* Over the next 4 years DFID bilateral aid will be spent in contexts that are rated more corrupt and less free.
* But the increases are not dramatic: DFID was already working in such contexts.
* For corruption, in South Asia, the % of bilateral aid spent in countries rated as very corrupt (Transparency International score of 2.9 or less) increases from 72% in 2010-11 to 80% in 2014-15. For Sub-Saharan Africa the corresponding increase is from 80% to 83%.
* For freedoms, in South Asia the % of bilateral aid spent in countries rated by Freedom House as "Free" goes down from 29% in 2010-11 to 21% in 2014-15, although the percent going to "Not Free" also goes down from 28% to 18% as the percent going to "Partly Free" countries increases from 43% to 62%. For Sub-Saharan Africa the % to Not Free countries increases from 44% to 48%, the % to Free decreases from 7% to 5% and the % to Part Free decreases from 49% to 47%.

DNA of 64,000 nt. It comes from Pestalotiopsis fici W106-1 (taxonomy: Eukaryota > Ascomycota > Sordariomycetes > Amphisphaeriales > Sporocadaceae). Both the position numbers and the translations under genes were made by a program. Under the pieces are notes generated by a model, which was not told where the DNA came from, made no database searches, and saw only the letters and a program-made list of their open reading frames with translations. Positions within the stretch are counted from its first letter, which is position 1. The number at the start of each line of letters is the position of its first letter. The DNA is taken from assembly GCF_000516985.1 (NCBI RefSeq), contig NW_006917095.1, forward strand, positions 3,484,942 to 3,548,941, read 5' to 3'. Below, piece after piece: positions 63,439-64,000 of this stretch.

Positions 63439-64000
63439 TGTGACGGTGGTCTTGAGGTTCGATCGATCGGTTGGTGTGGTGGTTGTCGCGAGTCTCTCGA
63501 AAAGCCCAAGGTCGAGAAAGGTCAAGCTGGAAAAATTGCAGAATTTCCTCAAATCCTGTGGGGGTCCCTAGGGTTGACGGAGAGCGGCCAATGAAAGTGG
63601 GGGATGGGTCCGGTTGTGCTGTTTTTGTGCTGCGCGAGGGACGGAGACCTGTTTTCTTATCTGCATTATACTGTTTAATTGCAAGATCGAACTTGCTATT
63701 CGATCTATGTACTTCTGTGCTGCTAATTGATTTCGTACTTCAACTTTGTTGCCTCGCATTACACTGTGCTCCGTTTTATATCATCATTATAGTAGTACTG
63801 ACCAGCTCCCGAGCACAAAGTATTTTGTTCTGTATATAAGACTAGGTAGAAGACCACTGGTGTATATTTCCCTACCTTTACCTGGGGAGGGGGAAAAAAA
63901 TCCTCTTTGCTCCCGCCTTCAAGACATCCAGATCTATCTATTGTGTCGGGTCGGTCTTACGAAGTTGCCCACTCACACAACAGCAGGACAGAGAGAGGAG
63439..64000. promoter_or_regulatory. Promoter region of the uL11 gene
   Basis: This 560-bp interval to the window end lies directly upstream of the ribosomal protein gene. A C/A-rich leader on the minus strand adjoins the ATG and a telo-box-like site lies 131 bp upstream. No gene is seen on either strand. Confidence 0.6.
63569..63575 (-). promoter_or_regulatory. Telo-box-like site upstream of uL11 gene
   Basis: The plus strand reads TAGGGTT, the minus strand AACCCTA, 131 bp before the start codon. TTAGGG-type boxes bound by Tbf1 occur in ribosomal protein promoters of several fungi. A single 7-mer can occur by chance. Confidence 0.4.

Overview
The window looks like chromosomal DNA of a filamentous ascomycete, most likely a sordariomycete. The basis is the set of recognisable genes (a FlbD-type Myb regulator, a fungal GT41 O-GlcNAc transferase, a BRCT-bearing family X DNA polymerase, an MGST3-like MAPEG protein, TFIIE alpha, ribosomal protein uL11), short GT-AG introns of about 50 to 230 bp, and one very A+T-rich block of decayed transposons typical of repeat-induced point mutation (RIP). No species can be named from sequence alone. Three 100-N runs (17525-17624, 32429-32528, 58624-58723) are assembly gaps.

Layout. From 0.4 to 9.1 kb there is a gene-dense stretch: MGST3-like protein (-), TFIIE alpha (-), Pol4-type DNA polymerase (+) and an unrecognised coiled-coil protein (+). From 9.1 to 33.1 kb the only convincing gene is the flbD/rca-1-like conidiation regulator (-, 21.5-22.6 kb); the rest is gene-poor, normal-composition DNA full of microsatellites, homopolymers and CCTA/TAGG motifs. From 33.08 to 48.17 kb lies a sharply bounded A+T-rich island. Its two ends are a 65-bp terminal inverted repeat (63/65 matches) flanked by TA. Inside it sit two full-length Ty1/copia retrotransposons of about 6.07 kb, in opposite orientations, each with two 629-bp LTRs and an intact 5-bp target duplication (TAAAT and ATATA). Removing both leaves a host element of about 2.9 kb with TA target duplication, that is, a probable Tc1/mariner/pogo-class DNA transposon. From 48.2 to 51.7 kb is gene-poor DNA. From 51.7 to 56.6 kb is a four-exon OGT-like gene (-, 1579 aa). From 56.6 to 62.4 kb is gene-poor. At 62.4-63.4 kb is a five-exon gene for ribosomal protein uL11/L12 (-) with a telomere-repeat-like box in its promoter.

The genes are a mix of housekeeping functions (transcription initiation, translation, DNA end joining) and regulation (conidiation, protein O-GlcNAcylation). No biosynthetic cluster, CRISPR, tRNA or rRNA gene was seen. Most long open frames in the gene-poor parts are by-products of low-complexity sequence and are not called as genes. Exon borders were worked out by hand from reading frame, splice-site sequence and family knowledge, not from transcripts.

These trends are not dramatic, although they are worsening (unless the indices change in the next 4 years). But the 2010-11 levels are perhaps surprising. In other words, DFID and others should already be thinking about how their operations can at least not contribute to a worsening of lack of freedoms and corruption and more positively how they can contribute to voice and choice.
This is why the accountability to taxpayer efforts must crowd in (not crowd out) efforts to increase accountability to citizens in recipient countries of how aid is used. We can't let corruption and lack of freedom be the elephant in the aid room.